A former patient of a disgraced eastern Ontario gynecologist is suing him for $1 million over an alleged botched abortion.
Tania Brown of Carleton Place, Ont., has filed a statement of claim in the Ontario Superior Court of Justice in nearby Perth. She alleges Dr. Michel Prevost committed "gross negligence and medical malpractice" with respect to her failed abortion.
Brown claims on Oct. 4, 2011 she visited Prevost in Almonte, Ont., about 50 kilometres west of Ottawa, to undergo an abortion.
The statement of claim says Prevost aimed to complete a "chemical abortion" where he administers a combination of methotrexate and misoprostol to terminate the pregnancy. It alleges the doctor injected incorrect doses that led to a failed abortion.
Brown told CBC News she only realized the abortion failed four months later, and later carried the baby to term. She gave birth to a five-pound boy with fetal abnormalities, including a smaller brain and a hole in his heart, she added.
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Brown later gave the boy up in an open adoption, her claim states.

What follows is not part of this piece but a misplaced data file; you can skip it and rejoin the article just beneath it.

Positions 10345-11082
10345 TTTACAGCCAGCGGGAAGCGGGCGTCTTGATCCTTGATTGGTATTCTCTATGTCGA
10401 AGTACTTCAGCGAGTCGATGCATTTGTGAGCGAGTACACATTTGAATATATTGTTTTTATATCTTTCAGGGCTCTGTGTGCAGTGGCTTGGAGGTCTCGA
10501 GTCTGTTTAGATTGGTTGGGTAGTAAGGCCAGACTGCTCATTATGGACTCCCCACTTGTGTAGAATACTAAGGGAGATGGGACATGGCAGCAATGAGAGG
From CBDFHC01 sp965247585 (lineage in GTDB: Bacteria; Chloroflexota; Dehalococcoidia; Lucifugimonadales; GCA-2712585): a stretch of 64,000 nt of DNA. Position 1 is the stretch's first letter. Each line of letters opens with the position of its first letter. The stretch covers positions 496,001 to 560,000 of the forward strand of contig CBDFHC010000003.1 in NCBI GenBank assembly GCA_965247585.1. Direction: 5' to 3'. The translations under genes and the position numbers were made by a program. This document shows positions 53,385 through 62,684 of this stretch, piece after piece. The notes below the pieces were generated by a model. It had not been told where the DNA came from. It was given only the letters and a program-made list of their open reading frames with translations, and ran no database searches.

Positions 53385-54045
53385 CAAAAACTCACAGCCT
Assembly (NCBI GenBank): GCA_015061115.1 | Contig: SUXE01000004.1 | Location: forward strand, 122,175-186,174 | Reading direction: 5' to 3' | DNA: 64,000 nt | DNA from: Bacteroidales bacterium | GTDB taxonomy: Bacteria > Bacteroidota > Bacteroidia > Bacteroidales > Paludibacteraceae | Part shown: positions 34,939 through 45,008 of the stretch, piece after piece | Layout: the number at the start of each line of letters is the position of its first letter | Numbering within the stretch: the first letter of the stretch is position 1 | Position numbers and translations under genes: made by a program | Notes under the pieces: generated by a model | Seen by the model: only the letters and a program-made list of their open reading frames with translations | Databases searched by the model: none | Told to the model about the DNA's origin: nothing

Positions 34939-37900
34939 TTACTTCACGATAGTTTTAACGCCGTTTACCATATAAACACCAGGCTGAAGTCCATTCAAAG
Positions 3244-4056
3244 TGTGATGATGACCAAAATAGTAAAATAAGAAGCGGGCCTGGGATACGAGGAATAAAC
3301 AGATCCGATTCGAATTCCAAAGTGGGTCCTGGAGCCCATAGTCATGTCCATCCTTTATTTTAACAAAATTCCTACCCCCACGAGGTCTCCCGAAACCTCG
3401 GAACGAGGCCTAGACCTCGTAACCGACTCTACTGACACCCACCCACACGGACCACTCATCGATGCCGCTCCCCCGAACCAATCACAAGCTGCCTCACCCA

None of Brown's allegations against Prevost has been proven in court.
Prevost's lawyer Karen Hamway said she would file an intent to defend, and later a statement of defence, on behalf of her client. She would not comment on the case any further.
Prevost quit practising medicine
On Feb. 2, Prevost resigned from practising medicine after the College of Physicians and Surgeons of Ontario found he was "incompetent in his practice of obstetrics and gynecology."
A medical inspector found Prevost "lacked knowledge, skill or judgment" in his treatment and care of 28 patients, according to a decision released by the college. That included two failed abortions that resulted in fetal abnormalities in pregnancies that went to term..
However, the college admitted it did not investigate whether or not the fetal abnormalities were caused by the medications.
In January 2013, Prevost voluntarily signed an undertaking to cease the prescription of methotrexate and misoprostol for the purpose of terminating pregnancies, according to the college.
Prevost has also signed an undertaking stating he would not reapply to practise medicine in Ontario, and he will never practise obstetrics or gynecology in any jurisdiction, the college said.
Brown's claim states the college informed her about their findings in December 2014, and she said she decided to seek legal counsel.